MENTAL stress and injury cost 72,000 police shifts in the past year amid a dramatic escalation of sick days.
The colossal loss of days is the equivalent of more than 350 full-time Victoria Police members off the job and on WorkCover for the year.
The force’s annual report showed there were 72,775 shifts lost in 2016/2017, compared with 38,662 two years earlier.
A total of 1130 claims were made in 2016/2017 at an average cost of $7434.
Mental health issues in law enforcement have come into focus again in recent years with an alarming number of suspected officer suicides.
Two Victoria Police members took their own lives in September and two Australian Federal Police died in suspected suicides at the organisation’s Melbourne city headquarters this year.
In the most recent AFP case, veteran investigator Malcolm Scott was found dead.
Victoria Police acting Deputy Commissioner Luke Cornelius said the surge in claims was, in part, due to the force’s increased awareness of mental health issues after a 2016 review by Dr Peter Cotton.
“The increased awareness of mental health issues is considered healthy and the increase in claims was foreseen,” he said.
Mr Cornelius said Victoria Police worked hard to prevent workplace injuries and illness, but members were put in dangerous situations daily.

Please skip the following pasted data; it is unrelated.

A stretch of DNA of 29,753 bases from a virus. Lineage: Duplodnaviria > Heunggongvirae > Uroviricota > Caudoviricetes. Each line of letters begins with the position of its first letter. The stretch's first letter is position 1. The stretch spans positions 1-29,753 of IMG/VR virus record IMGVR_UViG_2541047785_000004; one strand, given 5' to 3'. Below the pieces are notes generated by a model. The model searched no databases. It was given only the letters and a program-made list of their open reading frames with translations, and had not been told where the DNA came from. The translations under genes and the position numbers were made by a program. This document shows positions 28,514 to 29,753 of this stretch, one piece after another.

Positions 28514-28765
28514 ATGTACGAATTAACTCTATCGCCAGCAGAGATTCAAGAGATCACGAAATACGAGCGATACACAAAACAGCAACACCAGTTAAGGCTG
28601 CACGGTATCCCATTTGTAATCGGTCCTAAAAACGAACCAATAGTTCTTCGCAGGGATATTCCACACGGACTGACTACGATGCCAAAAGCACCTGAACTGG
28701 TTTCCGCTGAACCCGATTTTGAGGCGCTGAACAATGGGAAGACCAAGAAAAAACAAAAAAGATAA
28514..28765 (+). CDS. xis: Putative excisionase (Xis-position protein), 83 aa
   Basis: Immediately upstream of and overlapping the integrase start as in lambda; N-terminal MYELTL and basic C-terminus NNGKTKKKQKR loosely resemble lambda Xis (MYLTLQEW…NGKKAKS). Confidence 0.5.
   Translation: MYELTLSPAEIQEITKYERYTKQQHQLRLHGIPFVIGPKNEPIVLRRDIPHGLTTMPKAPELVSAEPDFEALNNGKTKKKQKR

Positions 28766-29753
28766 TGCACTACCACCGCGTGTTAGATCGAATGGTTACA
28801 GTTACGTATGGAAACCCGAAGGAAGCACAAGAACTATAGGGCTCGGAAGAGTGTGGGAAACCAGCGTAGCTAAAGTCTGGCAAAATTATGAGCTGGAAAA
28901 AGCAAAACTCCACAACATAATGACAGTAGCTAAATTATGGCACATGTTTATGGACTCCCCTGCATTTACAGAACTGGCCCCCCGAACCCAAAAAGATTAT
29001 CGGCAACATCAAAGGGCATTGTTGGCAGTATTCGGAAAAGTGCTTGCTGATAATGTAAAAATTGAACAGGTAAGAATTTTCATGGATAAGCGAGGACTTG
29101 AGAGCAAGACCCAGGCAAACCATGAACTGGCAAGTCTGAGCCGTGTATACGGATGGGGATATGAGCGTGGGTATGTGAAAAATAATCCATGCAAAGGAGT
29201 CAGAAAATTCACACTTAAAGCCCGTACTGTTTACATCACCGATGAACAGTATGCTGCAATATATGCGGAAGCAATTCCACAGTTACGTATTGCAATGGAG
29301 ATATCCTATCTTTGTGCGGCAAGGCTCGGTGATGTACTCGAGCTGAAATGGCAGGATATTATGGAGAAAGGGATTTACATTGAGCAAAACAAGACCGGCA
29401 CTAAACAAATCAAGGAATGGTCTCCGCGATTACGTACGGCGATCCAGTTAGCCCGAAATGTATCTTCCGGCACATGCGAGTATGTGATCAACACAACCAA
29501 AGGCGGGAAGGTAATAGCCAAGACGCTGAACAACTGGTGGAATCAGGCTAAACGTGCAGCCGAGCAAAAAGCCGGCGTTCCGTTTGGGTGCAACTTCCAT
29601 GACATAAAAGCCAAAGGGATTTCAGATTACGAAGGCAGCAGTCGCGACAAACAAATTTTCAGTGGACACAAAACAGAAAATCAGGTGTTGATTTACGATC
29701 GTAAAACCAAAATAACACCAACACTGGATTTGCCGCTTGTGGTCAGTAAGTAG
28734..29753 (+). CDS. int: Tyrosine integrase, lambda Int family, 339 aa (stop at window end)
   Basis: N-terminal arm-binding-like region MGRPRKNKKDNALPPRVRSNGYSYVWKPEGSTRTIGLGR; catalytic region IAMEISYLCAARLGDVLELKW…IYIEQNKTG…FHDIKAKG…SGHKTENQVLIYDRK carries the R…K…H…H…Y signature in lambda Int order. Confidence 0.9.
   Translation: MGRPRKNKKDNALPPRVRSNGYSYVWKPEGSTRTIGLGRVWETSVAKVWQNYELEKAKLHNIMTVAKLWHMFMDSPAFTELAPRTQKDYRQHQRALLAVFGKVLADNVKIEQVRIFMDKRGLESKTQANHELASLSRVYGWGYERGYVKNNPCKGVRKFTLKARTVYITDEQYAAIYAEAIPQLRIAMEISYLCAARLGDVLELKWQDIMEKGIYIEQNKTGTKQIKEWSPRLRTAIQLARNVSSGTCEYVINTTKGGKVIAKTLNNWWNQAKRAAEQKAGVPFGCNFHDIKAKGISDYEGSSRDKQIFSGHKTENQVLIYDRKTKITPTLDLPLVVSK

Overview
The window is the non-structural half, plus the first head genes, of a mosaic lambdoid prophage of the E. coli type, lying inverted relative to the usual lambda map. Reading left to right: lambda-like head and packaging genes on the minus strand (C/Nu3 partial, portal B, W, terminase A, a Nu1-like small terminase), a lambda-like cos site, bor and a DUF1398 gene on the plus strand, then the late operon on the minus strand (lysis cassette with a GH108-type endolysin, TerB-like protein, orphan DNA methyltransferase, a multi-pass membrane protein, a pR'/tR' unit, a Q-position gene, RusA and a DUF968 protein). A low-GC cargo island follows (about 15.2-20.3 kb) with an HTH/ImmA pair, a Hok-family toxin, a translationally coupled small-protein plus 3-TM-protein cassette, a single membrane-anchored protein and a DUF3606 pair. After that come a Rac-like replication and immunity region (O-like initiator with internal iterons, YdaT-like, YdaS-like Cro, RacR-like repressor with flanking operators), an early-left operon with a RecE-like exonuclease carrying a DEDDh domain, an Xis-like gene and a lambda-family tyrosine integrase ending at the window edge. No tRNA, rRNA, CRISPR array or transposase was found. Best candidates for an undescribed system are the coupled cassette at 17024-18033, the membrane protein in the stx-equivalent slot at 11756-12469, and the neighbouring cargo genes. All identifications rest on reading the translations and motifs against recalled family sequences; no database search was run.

“Physical injuries often occur in the context of arresting offenders. Of continuing concern is the number of assaults on police members,” he said. Mr Cornelius said the force always tried to cover for the lost shifts.
“Resources are prioritised to service demand and, as such, the community does not experience a reduction in policing response,” he said.
Police Association secretary Wayne Gatt said superior systems were in place interstate and overseas to deal with police mental injury claims.
Mr Gatt said the union recognised mental health injury had caused a surge in lost time at work but it was committed to helping Victoria Police improve its response.
“That said, the provisional approval processes for police mental injury WorkCover claims, used in other states and countries, are much more effective at getting people help and consequently leading to better outcomes,” he said.
“Research clearly shows the sooner an employee receives treatment, the sooner and more likely their return to work will be.”
For 24/7 crisis support and suicide prevention services, phone Lifeline on 13 11 14 or visit lifeline.org.au/gethelp.
This piece was first seen on the ‘Herald Sun‘ November 13, 2017.